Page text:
Alibi V.29 No.31 • July 30-Aug 5, 2020

Know Your Ingredients

That’s Quite a Pickle!

Preserve your veggies for future feasts

pickled veggies
We couldn’t pick our favorite pickle pun if we tried.
Xanthe Miller

If the monsoons have sent your garden into overdrive in the last few weeks, you're likely looking for a way to deal with the bounty once your crisper drawers fill up. One quick option is to pickle something! Pickled veggies keep for a few weeks. Though, to be honest, they are so tasty they may disappear quickly.

If you grew any garlic last fall and have some fresh dill in the garden, add that to a half-dozen pickling cucumbers and you're ready to make a crisp, cold treat. House-made pickles have dozens of uses, from burgers to salads to an impromptu snack. Even better, when the pickles are all gone, you can use the juice for pickleback shots (serve with whiskey, vodka or tequila).

Feel free to experiment with the seasonings. Brown or yellow mustard seeds, dried dill and black peppercorns are dependable stand-bys. But try adding allspice berries, coriander, green or pink peppercorns, or small dried chiles to shake things up. You can peel the cukes or leave the skin on. Small pickling or English cucumbers don't need peeling, but the larger ones with tough skins can yield puckered pickles as the flesh pulls away from the rind. You can also throw in some thinly sliced rings of Bermuda onions or scallions.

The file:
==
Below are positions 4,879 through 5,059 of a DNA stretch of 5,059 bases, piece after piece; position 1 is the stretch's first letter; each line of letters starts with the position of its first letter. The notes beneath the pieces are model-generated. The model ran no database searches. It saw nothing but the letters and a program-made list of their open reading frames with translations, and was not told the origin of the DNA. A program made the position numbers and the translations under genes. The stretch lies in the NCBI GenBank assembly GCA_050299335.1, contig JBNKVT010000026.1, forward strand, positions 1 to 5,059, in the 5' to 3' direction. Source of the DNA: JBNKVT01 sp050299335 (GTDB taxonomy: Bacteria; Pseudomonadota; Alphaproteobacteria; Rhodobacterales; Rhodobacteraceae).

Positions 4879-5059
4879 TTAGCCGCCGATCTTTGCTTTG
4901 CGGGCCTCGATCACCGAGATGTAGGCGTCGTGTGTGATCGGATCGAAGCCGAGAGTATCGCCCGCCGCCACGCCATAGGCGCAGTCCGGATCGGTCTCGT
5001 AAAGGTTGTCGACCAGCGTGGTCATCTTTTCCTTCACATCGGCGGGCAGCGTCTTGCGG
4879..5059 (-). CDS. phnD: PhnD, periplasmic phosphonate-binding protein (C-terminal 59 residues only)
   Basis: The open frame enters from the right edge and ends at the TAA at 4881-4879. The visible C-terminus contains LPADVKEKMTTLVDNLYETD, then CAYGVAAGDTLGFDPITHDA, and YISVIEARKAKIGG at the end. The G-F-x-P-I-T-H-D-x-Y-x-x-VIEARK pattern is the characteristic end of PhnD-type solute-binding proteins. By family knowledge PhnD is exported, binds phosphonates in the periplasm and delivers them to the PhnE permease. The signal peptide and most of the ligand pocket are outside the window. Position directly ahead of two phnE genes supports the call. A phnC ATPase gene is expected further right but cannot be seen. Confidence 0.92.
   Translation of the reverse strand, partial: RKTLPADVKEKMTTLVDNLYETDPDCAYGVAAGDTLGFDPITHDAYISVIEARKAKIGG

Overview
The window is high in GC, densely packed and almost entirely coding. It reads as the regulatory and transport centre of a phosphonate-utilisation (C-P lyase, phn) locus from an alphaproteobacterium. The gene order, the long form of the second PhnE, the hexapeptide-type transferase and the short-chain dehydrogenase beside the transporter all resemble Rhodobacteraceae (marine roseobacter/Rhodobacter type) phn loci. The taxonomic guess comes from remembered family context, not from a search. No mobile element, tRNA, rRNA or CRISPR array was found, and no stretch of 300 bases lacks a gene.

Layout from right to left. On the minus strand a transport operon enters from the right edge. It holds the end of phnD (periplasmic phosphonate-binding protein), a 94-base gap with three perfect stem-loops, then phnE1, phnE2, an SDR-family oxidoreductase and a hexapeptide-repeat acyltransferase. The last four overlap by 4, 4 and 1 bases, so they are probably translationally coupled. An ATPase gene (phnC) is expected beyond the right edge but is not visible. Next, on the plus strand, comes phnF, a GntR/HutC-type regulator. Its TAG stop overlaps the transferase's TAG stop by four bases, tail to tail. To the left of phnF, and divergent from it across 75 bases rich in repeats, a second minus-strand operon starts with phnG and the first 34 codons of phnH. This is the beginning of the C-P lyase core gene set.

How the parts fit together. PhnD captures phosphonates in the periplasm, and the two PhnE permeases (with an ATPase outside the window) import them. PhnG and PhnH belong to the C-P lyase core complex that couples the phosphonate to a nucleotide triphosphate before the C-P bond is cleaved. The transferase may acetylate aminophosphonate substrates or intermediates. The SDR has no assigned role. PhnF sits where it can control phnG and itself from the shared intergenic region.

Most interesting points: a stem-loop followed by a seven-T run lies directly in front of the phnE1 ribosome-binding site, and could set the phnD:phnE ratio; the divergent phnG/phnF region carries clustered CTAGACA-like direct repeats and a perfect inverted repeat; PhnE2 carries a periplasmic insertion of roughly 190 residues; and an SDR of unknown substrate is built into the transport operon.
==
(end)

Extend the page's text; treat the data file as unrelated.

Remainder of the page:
Fridge Pickles

Brine per 24 oz mason jar:

1 cup vinegar (white or cider)

1/2-3/4 cup white sugar to taste

2 tbl. salt

Dash each of 3 or 4 spices/seasonings like dill, mustard seeds, black peppercorns, etc. or a few sprigs of any fresh herbs

2-3 garlic cloves, smashed with the flat of a heavy knife

Bermuda onions or scallions sliced thinly (optional)

2-4 cucumbers sliced in 1/4 inch rounds, enough to fill the jar

1/4 -1/2 cups water

Fill a 24-ounce mason jar with sliced cucumbers and spices, packed tightly. Heat the rest of the ingredients in a small saucepan, stirring until the sugar dissolves. Turn off the heat, and let the liquid cool to room temperature. Then pour into the jar. If any space remains, add water until the cucumbers are completely submerged, screw on the lid and refrigerate. The cucumbers will be ready to eat in about 24 hours, and the longer you leave them the more intense the flavor will be.